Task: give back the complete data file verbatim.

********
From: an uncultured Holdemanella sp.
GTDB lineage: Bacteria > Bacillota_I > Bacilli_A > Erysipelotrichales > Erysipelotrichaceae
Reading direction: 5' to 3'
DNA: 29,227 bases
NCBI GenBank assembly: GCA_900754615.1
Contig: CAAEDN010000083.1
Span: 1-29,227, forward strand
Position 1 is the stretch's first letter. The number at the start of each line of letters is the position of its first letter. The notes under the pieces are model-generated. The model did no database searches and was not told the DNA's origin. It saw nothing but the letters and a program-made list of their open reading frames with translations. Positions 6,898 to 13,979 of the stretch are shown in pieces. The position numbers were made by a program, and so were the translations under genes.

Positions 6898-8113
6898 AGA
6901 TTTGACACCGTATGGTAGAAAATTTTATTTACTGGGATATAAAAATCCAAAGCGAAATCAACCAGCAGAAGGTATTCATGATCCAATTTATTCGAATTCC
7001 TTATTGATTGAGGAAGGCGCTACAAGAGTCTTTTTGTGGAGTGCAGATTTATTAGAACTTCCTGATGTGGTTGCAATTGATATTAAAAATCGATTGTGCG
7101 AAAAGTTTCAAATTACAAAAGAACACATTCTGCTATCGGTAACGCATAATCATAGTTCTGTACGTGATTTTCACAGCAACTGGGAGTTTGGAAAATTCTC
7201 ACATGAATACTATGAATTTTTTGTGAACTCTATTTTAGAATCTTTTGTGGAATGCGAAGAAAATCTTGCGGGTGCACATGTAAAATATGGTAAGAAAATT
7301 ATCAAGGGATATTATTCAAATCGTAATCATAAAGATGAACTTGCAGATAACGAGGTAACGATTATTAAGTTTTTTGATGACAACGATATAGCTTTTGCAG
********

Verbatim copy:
From: an uncultured Holdemanella sp.
GTDB lineage: Bacteria > Bacillota_I > Bacilli_A > Erysipelotrichales > Erysipelotrichaceae
Reading direction: 5' to 3'
DNA: 29,227 bases
NCBI GenBank assembly: GCA_900754615.1
Contig: CAAEDN010000083.1
Span: 1-29,227, forward strand
Position 1 is the stretch's first letter. The number at the start of each line of letters is the position of its first letter. The notes under the pieces are model-generated. The model did no database searches and was not told the DNA's origin. It saw nothing but the letters and a program-made list of their open reading frames with translations. Positions 6,898 to 13,979 of the stretch are shown in pieces. The position numbers were made by a program, and so were the translations under genes.

Positions 6898-8113
6898 AGA
6901 TTTGACACCGTATGGTAGAAAATTTTATTTACTGGGATATAAAAATCCAAAGCGAAATCAACCAGCAGAAGGTATTCATGATCCAATTTATTCGAATTCC
7001 TTATTGATTGAGGAAGGCGCTACAAGAGTCTTTTTGTGGAGTGCAGATTTATTAGAACTTCCTGATGTGGTTGCAATTGATATTAAAAATCGATTGTGCG
7101 AAAAGTTTCAAATTACAAAAGAACACATTCTGCTATCGGTAACGCATAATCATAGTTCTGTACGTGATTTTCACAGCAACTGGGAGTTTGGAAAATTCTC
7201 ACATGAATACTATGAATTTTTTGTGAACTCTATTTTAGAATCTTTTGTGGAATGCGAAGAAAATCTTGCGGGTGCACATGTAAAATATGGTAAGAAAATT
7301 ATCAAGGGATATTATTCAAATCGTAATCATAAAGATGAACTTGCAGATAACGAGGTAACGATTATTAAGTTTTTTGATGACAACGATATAGCTTTTGCAG